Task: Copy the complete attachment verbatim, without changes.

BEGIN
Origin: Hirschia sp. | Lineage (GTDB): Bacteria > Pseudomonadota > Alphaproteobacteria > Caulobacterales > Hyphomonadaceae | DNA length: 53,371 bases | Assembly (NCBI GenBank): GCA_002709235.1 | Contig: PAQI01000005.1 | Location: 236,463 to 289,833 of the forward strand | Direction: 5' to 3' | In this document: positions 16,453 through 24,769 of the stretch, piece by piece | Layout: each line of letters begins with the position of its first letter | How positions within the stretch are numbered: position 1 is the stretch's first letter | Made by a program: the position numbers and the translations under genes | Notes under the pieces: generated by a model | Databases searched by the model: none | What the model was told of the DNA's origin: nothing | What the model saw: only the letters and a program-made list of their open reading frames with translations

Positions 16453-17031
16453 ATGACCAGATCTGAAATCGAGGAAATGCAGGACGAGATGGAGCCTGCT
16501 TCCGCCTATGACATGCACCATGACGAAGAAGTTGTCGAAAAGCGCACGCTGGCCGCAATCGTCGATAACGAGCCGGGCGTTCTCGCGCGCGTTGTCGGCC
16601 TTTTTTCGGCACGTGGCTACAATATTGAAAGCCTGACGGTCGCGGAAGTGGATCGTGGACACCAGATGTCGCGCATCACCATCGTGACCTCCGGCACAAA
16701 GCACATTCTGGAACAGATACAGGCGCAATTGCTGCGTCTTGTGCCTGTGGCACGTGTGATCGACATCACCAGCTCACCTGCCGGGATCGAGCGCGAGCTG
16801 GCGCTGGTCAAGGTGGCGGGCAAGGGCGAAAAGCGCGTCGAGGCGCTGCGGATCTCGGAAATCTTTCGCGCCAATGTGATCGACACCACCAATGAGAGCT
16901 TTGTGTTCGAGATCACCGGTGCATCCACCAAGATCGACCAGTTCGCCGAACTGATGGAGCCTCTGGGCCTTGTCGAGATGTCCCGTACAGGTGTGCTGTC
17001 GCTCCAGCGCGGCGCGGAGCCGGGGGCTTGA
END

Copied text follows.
Origin: Hirschia sp. | Lineage (GTDB): Bacteria > Pseudomonadota > Alphaproteobacteria > Caulobacterales > Hyphomonadaceae | DNA length: 53,371 bases | Assembly (NCBI GenBank): GCA_002709235.1 | Contig: PAQI01000005.1 | Location: 236,463 to 289,833 of the forward strand | Direction: 5' to 3' | In this document: positions 16,453 through 24,769 of the stretch, piece by piece | Layout: each line of letters begins with the position of its first letter | How positions within the stretch are numbered: position 1 is the stretch's first letter | Made by a program: the position numbers and the translations under genes | Notes under the pieces: generated by a model | Databases searched by the model: none | What the model was told of the DNA's origin: nothing | What the model saw: only the letters and a program-made list of their open reading frames with translations

Positions 16453-17031
16453 ATGACCAGATCTGAAATCGAGGAAATGCAGGACGAGATGGAGCCTGCT
16501 TCCGCCTATGACATGCACCATGACGAAGAAGTTGTCGAAAAGCGCACGCTGGCCGCAATCGTCGATAACGAGCCGGGCGTTCTCGCGCGCGTTGTCGGCC
16601 TTTTTTCGGCACGTGGCTACAATATTGAAAGCCTGACGGTCGCGGAAGTGGATCGTGGACACCAGATGTCGCGCATCACCATCGTGACCTCCGGCACAAA
16701 GCACATTCTGGAACAGATACAGGCGCAATTGCTGCGTCTTGTGCCTGTGGCACGTGTGATCGACATCACCAGCTCACCTGCCGGGATCGAGCGCGAGCTG
16801 GCGCTGGTCAAGGTGGCGGGCAAGGGCGAAAAGCGCGTCGAGGCGCTGCGGATCTCGGAAATCTTTCGCGCCAATGTGATCGACACCACCAATGAGAGCT
16901 TTGTGTTCGAGATCACCGGTGCATCCACCAAGATCGACCAGTTCGCCGAACTGATGGAGCCTCTGGGCCTTGTCGAGATGTCCCGTACAGGTGTGCTGTC
17001 GCTCCAGCGCGGCGCGGAGCCGGGGGCTTGA